So what's up with all the stink bugs stuck to your house and flying around your kitchen?
They're looking for a sweet, cozy spot to spend the winter with you.
The shorter days tell the bugs it's time to find a place to hunker down.
"They're looking to move in," said Peter J. Jentsch, an entomologist at Cornell University. Jentsch runs the Hudson Valley Research Laboratory, which works with farmers to manage insects and invasive species, like the stink bug.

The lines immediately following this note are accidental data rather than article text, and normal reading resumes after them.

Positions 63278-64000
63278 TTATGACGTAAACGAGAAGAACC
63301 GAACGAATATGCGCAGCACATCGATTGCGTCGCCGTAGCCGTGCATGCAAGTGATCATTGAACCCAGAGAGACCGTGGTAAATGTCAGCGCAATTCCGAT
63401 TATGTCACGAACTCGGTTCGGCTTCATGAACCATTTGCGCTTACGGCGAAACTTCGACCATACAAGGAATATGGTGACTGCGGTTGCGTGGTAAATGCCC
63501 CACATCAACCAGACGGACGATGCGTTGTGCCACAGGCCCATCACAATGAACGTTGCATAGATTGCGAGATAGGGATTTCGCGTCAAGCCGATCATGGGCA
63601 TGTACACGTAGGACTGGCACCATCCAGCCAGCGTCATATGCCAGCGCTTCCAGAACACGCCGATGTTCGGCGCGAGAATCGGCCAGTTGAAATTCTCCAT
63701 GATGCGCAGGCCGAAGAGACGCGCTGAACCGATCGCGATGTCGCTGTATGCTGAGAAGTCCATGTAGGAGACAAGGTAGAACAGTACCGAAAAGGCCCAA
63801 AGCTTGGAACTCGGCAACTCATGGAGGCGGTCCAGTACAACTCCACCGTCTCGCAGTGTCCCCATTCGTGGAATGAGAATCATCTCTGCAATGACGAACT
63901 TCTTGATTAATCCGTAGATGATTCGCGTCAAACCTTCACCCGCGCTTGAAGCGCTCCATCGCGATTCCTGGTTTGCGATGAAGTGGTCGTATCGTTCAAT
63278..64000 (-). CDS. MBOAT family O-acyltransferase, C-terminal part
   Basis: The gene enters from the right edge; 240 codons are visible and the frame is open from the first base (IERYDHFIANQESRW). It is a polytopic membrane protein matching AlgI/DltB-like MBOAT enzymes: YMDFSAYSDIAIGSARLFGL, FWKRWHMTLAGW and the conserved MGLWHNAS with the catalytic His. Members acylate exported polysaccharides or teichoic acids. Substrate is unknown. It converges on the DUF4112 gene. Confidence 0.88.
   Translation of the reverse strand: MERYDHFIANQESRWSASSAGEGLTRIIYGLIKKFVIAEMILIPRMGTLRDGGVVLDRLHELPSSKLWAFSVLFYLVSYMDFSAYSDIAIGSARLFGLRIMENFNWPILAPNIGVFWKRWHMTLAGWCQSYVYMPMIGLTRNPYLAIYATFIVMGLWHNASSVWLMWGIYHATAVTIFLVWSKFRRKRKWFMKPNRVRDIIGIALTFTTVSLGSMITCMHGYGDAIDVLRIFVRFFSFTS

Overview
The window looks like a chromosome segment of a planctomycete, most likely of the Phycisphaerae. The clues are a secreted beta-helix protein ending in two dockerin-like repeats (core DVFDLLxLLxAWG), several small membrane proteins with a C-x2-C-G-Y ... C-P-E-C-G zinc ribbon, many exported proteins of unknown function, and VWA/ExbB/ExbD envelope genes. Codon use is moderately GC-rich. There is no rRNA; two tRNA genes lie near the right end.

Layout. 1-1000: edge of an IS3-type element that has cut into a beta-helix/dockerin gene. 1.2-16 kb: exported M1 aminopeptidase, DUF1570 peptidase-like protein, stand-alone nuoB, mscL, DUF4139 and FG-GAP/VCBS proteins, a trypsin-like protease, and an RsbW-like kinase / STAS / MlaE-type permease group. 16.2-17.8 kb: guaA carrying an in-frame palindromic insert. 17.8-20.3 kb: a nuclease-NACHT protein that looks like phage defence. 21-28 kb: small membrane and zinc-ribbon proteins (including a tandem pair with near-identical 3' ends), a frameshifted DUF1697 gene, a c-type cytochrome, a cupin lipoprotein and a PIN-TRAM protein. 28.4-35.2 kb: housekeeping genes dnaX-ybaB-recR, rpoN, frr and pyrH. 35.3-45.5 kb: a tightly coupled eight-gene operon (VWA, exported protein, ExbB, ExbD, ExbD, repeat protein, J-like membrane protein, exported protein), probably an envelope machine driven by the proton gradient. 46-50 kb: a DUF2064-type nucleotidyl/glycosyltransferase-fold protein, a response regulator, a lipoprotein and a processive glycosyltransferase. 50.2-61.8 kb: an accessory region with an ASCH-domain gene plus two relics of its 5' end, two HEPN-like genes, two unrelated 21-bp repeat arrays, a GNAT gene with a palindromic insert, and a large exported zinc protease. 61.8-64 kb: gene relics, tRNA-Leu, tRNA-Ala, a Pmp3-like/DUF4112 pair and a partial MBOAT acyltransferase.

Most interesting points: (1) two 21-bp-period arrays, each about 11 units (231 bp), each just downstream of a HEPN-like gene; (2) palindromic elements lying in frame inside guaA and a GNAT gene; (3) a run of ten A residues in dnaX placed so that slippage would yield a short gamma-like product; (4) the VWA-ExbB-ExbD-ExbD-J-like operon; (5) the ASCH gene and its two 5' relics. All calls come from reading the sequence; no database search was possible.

Stink bugs, or more formally "brown marmorated stink bugs," are an invasive species from Asia that likely made the trip as as accidental stowaways on a cargo ship. They're called "stink" bugs because they make a bad smell when they feel threatened and they're really smelly if you squish them.
Stink bugs have no natural predators in North America, allowing them to flourish and wreak havoc on vegetable and fruit crops in recent years.